Except when the Democracy is questioned.

In the Wall Street area, where the Occupy Movement first started, when the police swiftly, hideously and murderously took over the Square amidst the darkness of a long night, American Democracy did not feel alarmed. American Democracy was not allowed to be recorded by the media to be the brutal, dysfunctional and oppressive construct it actually was. And the world’s earliest Democracy, the most vigorously tested Democracy, the world’s most successful Democracy did exactly what it was supposed to. It was not the Obama government or the Bush government that failed the people’s aspirations. It is the majority of people’s will to sustain an inherently failed system of Democracy – a system where money buys the votes – that failed the peoples’ aspirations.

Occupy Wall Street had major flaws no doubt, but it would have failed its purpose had it not enlightened the people about the failed system of Democracy that it was fighting within.

Fortunately, when the movement was overpowered by the Democracy, it veritably succeeded in its mission.

In its failure to succeed, the mass movement gains its success. Such is the nature of the Democracy.

Either we accept this contradiction, or we must redefine the word Democracy.

(Saswat Pattanayak, 2011)

Occupy Wall Street: Challenges, Privileges & Futures

“One who tells the people revolutionary legends, 
and who amuses them with sensational stories, 
is as criminal as the geographer 
who would draw up false charts for navigators.” 

– HPO Lissagaray, “History of the Paris Commune of 1871” (1877)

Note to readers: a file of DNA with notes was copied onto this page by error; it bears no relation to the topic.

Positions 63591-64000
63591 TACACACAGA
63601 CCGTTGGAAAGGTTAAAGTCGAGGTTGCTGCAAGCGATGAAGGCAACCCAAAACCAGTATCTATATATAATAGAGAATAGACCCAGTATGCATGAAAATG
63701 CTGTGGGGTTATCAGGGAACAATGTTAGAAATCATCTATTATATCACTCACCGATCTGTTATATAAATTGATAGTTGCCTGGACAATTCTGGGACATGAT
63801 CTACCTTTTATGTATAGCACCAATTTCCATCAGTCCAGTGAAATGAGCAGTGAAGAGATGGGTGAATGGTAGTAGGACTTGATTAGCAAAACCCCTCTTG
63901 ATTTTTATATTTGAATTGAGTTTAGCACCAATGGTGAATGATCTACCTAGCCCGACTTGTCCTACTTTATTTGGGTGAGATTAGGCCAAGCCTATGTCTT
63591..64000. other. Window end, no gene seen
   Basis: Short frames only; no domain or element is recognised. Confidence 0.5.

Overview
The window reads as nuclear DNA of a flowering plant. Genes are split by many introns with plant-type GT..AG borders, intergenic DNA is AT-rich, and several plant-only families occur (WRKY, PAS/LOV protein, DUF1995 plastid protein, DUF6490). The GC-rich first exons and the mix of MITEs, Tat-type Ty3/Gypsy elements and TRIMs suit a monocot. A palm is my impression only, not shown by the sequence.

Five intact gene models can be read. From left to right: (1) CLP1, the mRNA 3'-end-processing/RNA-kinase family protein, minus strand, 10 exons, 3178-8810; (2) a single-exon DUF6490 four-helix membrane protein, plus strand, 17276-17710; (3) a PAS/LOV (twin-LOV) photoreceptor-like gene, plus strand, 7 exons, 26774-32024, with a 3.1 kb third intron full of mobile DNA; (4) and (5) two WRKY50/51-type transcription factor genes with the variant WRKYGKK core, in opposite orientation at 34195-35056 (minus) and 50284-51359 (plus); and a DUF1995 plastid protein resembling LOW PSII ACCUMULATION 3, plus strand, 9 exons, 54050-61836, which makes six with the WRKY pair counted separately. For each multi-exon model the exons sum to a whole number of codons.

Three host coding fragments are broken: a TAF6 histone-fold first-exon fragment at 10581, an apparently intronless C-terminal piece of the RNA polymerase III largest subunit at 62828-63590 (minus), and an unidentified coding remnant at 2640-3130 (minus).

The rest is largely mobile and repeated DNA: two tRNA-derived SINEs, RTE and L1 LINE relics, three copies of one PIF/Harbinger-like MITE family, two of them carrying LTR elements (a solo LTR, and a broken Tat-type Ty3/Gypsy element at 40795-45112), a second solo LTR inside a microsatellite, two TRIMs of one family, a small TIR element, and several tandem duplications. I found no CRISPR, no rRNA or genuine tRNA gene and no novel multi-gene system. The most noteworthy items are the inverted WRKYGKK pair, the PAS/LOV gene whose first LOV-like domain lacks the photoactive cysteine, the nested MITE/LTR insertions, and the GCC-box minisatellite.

The challenges to Occupy Wall Street are many. Some even more critical than the very issues the protestors are fighting against. Whereas it claims to be the 99%, yet the movement practices the age-old privileges of class and race blindness. Similar to most white liberal movements, the OWS is hardly inclusive of the people of color. Although the spirit is radical and the intent is revolutionary, the movement itself suffers from a lack of critical understanding on how race and class intersect. In reality, 99% of people do not form a class in themselves. This is because the 99% of population comprise a significant amount of aspiring rich, a “middle class” category of people who have steadfastly refused to side with the poor working class whenever the latter has organized itself. In the US, this segment of opportunistic liberal citizens have always believed in the country’s racist foundations, its heritage of exclusionary democracy, and its segregated educational system, and amply benefited from patriotic allegiances. And as a result, they have lent unconditional supports to electoral reforms that sustain an individualistic social order, to corporate policies that help private business thrive, to political outfits such as the Democratic Party in recent times, which upholds the status quo in every level of governance defining American imperialism.